First day’s work, June 15th, Summer 2016 is now mostly processed and freshly unrolled and not yet washed or ironed. (I’m heating up the water to simmer the last of the day’s batch as we speak.) Yes, it may lose a little to the washing of it but what’s lost may perk right back up when the hot iron presses into it. Or maybe a piece of it will get a spritz of vinegar to brighten it up. But, I digress…

Silk ScarfSilk Scarf.1.Alum mordant, dipped in vinegar water. Sprayed with seawater.20 minutes on log in water in pressure cooker.

Ferns, sumac, unknown shrub leaves, young birch, and everything printed. Even the ferns which have never printed for me before!

Silk OrganzaSilk Scarf 2.Alum mordant . Dipped in seawater; sprayed with soda ash, Some leaves soaked in vinegar water, others in iron water. Vinegar water blanket. Simmered with avacado dye.Would have been great had I not almost set it on fire when it ran out of water.

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The Twins Experiment

Cotton Twin 1Twin 1.Alum mordant. Dipped in Seawater.
Opened next day, June 16th.

Cotton Twin 2Twin 2Alum mordant. Dipped in Seawater.
Opened on Saturday, June 18th. In this case, there’s not a significant difference. Now, the reason there’s not much here is that I tried printing birch leaves, but they did not want to print.

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Silk Noir with “Blanket”Leaves on Silk NoirSumac, Oak, Maple, Birch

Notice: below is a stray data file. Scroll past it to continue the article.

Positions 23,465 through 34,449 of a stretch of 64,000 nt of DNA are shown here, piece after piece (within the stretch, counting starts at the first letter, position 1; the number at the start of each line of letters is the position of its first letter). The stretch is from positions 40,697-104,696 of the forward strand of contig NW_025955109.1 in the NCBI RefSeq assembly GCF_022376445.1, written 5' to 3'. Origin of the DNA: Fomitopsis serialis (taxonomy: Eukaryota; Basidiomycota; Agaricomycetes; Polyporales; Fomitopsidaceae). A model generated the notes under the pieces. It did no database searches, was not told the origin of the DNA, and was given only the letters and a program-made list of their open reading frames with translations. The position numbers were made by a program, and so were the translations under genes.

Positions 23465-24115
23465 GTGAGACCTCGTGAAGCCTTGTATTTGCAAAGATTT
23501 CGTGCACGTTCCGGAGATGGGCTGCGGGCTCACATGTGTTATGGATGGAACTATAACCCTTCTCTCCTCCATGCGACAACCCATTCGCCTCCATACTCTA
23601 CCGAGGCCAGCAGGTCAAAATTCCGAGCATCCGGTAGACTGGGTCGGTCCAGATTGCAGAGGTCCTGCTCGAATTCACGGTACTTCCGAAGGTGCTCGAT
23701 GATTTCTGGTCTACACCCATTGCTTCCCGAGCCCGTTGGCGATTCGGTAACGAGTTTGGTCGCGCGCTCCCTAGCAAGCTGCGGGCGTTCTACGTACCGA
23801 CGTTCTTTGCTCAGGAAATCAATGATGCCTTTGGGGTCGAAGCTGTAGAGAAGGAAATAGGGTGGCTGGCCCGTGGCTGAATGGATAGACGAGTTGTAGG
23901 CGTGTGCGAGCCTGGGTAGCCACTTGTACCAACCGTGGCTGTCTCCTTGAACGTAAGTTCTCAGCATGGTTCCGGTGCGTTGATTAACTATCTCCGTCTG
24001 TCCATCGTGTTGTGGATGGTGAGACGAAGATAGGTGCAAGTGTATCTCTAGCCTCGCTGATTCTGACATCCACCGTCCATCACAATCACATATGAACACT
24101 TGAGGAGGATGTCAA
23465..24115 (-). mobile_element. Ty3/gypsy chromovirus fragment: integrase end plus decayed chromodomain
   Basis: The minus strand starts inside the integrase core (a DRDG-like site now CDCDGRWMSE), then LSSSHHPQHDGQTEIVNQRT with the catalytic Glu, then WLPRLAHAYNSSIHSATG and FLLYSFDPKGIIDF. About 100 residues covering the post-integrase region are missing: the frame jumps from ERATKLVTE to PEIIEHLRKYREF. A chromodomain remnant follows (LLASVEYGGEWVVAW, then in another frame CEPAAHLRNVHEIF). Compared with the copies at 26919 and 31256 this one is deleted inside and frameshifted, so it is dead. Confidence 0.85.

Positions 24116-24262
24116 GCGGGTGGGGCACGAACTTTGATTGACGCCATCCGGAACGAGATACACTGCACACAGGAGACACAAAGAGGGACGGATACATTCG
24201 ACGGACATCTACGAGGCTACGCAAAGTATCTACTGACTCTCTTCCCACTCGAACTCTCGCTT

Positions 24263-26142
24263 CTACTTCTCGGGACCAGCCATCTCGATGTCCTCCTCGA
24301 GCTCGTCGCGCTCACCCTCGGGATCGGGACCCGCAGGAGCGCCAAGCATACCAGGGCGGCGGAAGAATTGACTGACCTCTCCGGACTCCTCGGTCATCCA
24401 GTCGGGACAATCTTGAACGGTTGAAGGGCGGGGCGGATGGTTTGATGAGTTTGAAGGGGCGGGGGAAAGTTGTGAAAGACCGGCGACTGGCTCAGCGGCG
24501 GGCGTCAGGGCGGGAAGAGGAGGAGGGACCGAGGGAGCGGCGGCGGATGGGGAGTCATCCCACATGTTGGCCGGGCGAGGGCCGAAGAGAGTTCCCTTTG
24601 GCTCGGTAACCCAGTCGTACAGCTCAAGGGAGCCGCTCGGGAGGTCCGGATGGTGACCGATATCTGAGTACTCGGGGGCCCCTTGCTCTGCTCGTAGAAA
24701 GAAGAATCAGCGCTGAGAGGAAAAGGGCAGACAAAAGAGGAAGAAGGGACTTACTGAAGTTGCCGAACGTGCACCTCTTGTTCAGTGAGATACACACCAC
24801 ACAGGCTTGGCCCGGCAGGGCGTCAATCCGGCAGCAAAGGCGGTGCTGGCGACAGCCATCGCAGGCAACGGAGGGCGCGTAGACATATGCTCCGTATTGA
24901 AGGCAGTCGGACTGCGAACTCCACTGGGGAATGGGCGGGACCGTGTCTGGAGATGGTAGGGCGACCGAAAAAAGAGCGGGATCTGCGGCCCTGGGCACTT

Raw Silk 1 w.BlanketThis was mordanted in alum, then soy milk but did not get my usual second batch of alum.

This time the birch actually printed, even on the iron blanket ever-so-slightly backwards and forward. With the hope of getting a good print on the blanket, and for a test I used the same raw silk, and placed the leaves first with the veins down; then another layer with the veins up and covered that with a blanket.

So, as you see below, I think this could have benefitted from a couple more days to give those fainter prints more definition.

Alum mordant, dipped in vinegar water. Sprayed with seawater.

Ferns, sumac, unknown shrub leaves, young birch, and everything printed. Even the ferns which have never printed for me before!

All in all, a good day’s work and a good start to get back into the swing of things!

First Day’s Work

First Day’s Work

Yesterday was the first day of work in the new summer studio.  I had some great company, Diane Franklin joined me for the day and I can’t believe I didn’t take any pictures!  Guess I couldn’t teach and take pics at the same time.  But, of course, except for one, they’re all still batching for a few days and I’ll share then our results.

However, I did open one as an experiment. I wanted to see the results of printing on cotton with only alum as a mordant and to see the difference a few days make before you unroll the log.  So, I opened only this one to record the results.  It has a twin.  I took a length a fabric, cut it in half, placed it back together and worked on the whole length as if it was one.  They were rolled up separately but tied together for the simmering phase.

The devil is in the details!  If I’m right, the print that has batched for three days will be noticeably stronger than this one:

First.Summer2016

Today, I’m going to soak another piece of the same fabric in soy milk and back to the alum and if my experiences of last Fall are on the mark, it should be a considerably stronger print.  Stay tuned and thanks for coming along for the ride!

Linking up with Nina Marie’s Off The Wall Friday!